"I think you worked it very cleverly, Mrs. Cortlandt," he said. "Of course, I had no chance to win against a person of your diplomatic gifts. I had my nerve to try."

She regarded him without offence at this candor, then nodded.

"Yes. You see, it meant more to me than to you or to her. With you two it is but a romance forgotten in a night. I have pretty nearly outlived romance."

"You think I will forget easily? That's not flattering."

"All men do. You will even forget my part in the affair, and we will be better friends than ever."

"Suppose I don't choose to accept what it pleases people to hand me?"

"My dear Kirk!" She smiled. "You will have to in this case. There is nothing else to do."

He shook his head. "I hoped we could be friends, Mrs. Cortlandt, but it seems we can't be."

At this she broke out, imperiously, her eyes flashing.

"I ask nothing you can't give. I have never been denied, and I won't be denied now. You can't afford to break with me."

"Indeed! Why do you think that?"

"Listen! I've shown you what I can do in a few months. In a year you can be a great success. That's how big men are made; they know the short-cuts. You are too inexperienced yet to know what success and power mean, but you are beginning to learn, and when you have learned you will thank me for breaking up this foolish romance. I don't ask you to forget your manhood. I ask nothing. I am content to wait. You want to become a big man like your father. Well, Runnels will be out of the way soon; Blakeley amounts to nothing. You will be the Superintendent."

"So! That's not merely a rumor about Blakeley? Runnels is fired, eh?"


"If I choose not to give up Chiq--Miss Garavel, then what? It means the end of me here, is that it?"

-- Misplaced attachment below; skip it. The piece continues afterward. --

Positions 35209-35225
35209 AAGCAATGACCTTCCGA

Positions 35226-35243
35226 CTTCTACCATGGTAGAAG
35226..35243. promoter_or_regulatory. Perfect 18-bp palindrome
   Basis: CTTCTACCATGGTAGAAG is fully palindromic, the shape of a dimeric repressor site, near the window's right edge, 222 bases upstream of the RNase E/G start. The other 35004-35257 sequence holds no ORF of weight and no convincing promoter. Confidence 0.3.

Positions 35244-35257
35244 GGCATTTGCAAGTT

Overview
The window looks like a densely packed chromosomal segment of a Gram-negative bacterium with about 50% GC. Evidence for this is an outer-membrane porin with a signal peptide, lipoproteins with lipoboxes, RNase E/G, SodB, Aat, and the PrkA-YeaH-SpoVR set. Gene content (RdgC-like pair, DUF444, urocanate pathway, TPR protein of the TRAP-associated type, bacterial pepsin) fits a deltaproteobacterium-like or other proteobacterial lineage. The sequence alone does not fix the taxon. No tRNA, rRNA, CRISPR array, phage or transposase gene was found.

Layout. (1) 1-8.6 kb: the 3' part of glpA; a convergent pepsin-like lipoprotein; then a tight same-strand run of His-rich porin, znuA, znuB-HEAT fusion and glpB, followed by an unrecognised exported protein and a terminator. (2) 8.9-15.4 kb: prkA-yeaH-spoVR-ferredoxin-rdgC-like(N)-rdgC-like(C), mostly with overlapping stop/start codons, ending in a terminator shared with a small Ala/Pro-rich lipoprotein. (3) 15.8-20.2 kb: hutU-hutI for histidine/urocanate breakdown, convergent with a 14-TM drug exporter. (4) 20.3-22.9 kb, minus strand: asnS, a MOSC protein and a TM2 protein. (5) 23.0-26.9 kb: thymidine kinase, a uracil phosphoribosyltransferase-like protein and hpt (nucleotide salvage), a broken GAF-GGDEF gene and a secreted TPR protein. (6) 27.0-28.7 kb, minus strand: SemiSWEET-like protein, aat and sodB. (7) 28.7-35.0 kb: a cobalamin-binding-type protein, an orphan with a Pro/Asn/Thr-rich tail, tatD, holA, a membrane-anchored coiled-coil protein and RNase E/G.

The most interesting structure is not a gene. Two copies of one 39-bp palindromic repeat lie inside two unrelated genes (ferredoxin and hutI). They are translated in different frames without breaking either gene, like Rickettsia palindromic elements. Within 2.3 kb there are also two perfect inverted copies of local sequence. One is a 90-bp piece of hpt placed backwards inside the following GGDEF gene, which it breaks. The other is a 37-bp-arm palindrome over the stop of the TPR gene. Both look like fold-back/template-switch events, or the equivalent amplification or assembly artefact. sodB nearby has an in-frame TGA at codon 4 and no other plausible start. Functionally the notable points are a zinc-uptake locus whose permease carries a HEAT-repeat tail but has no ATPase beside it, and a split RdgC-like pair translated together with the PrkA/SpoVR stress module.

"If you 'choose'! Why, my dear, you have no choice whatever in the matter. It is practically closed. You can do nothing--although, if you really intend to make trouble, I shall walk inside when I leave and inform the old gentleman, in which case he will probably send the girl home at once, and take very good care to give you no further opportunity. Ramon is only too anxious to marry her. As to this being the end of you here, well, I really don't see how it could be otherwise. No Kirk, it's for you to decide whether you wish to be shown the secret path up the mountain or to scale the cliffs unaided. There are no conditions. You merely mustn't play the fool."

"And if I don't agree you will tell Mr. Garavel that I'm going to make trouble?" He mused aloud, watching her out of the corner of his eye. She said nothing, so he went on cautiously, sparring for time.

"Well, inasmuch as this seems to be a plain business proposition, suppose I think it over. When it comes time for our next dance, I'll say yes or no."

"As you please."

"Very well. The music has stopped; we'd better go in."

As they rose she laid her hand upon his arm and he felt it tremble as she exclaimed:

"Believe me, Kirk, this isn't at all easy for me, but--I can't bear to lose."

If you like this book please share to your friends :

The Ne'er-do-well - Chapter 25. Checkmate! The Ne'er-do-well - Chapter 25. Checkmate!

The Ne'er-do-well - Chapter 25. Checkmate!
CHAPTER XXV. CHECKMATE!Anthony had no partner for the eighth dance, and was very glad of it, for he could not have carried off the necessary small talk. As it was, he felt that his excitement must be patent to those around him. His mind was filled with tormenting doubts, his chance for success seemed so infinitely small, his plan so extravagantly impracticable, now that the time had come! As the music ceased and the dancers came pouring out into the cool night air, Runnels approached with his wife. "Well, are you equal to it?" he asked. Kirk nodded; he could not

The Ne'er-do-well - Chapter 23. A Plot And A Sacrifice The Ne'er-do-well - Chapter 23. A Plot And A Sacrifice

The Ne'er-do-well - Chapter 23. A Plot And A Sacrifice
CHAPTER XXIII. A PLOT AND A SACRIFICEKirk never passed a more unpleasant night than the one which followed. In the morning he went straight to Runnels with the statement that he could take no part in the little testimonial they had intended to give Cortlandt. "But it's too late now to back out. I saw him at the University Club last evening and fixed the date for Saturday night." "Did you tell him I was in the affair?" "Certainly. I said it was your idea. It affected him deeply, too. I never saw a chap so moved over a little thing."